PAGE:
A recent study showed that bipolar children spend less time making eye contact with people – looking at their eyes – versus typical children. Instead of looking at the eyes, bipolar children and children with severe mood dysregulation in the study spent less time looking at the eyes when observing faces. Instead, they spent more time with their eyes on the mouth and nose.
U.S. National Institute of Mental Health investigators suggested the eye contact habits of bipolar children as a possible explanation why these children have trouble determining how other people feel.
This study has not yet been published in a peer-reviewed journal, so it should be considered preliminary. If accepted by the psychiatric community, this eye contact research may help develop treatment plans that education bipolar children guess the emotional state of people by looking more often at the eyes. In turn, they may process emotional information more accurately, which could help them regulate their feelings when interacting with others.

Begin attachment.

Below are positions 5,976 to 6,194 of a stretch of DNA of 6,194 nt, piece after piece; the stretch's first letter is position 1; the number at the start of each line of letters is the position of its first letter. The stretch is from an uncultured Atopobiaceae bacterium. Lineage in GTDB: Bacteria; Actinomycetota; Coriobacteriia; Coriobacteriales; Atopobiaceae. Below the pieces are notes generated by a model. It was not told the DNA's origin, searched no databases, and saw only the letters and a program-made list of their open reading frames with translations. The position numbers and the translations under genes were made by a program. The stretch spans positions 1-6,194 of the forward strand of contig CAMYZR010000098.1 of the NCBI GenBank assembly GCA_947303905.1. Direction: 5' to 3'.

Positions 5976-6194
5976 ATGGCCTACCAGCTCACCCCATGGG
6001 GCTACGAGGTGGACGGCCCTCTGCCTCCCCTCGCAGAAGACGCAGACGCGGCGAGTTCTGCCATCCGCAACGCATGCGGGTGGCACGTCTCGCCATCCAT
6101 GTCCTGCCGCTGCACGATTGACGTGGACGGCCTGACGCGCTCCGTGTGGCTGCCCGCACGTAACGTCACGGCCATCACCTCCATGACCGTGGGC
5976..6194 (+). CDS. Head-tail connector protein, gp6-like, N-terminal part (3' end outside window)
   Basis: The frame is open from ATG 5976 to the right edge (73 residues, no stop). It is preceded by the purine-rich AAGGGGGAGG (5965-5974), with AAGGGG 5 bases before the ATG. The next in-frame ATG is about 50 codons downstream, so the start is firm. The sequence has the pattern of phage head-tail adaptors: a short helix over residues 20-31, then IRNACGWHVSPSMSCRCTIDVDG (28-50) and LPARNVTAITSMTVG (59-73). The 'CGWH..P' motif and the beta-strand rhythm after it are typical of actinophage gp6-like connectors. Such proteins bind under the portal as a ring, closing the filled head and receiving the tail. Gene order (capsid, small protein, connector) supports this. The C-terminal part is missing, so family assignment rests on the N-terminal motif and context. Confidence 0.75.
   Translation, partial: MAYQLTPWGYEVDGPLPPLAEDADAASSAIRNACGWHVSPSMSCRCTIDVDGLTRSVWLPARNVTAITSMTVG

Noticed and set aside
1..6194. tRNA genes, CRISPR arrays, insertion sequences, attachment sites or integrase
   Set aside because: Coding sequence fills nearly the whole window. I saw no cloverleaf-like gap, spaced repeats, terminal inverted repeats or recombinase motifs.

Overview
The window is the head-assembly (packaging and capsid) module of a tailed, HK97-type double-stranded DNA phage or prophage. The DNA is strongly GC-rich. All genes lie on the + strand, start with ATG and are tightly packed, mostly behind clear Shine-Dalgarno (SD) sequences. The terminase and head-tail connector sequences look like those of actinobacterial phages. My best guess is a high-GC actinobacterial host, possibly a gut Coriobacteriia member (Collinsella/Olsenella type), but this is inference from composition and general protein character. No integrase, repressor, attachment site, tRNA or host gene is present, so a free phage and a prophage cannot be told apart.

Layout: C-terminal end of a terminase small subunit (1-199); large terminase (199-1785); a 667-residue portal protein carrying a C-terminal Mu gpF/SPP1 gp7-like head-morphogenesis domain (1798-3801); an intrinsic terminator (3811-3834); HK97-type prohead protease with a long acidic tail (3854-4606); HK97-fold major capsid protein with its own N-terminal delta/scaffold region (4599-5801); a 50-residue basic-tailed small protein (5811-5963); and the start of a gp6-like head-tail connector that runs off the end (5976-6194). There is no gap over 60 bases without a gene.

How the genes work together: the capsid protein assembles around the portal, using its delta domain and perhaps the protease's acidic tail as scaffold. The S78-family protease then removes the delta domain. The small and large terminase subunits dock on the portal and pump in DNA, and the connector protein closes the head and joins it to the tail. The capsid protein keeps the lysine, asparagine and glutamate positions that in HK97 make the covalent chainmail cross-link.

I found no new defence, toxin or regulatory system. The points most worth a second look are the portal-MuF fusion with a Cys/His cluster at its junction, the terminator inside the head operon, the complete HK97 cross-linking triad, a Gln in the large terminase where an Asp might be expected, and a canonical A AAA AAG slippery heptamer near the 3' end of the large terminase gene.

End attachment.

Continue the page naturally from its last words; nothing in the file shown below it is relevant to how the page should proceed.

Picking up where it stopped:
The eyes are controlled by muscles. The skin around the eyes, and the entire face, are regulated by muscular activity. Neurologically normal humans are capable, most of the time, of accurately reading the facial expressions that result from this muscular activity. It helps them detect very subtle details of facial expressions to determine many shades of emotions in others.
The eyes, in particular, send significant messages about an individual’s health and emotional state. For example, bloodshot eyes usually indicate fatigue; wide eyes sometimes indicate surprise or arousal; tight muscles around the eyes may show tension or stress; narrowing of the eyes might mean anger.
When bipolar children or children with don’t spend enough time in eye contact, they may miss important social clues. Bipolar disorder is marked by serious and sometimes sudden mood swings. Mania can give way to dark depression quickly. Socializing with others can be difficult for both bipolar adults and bipolar children.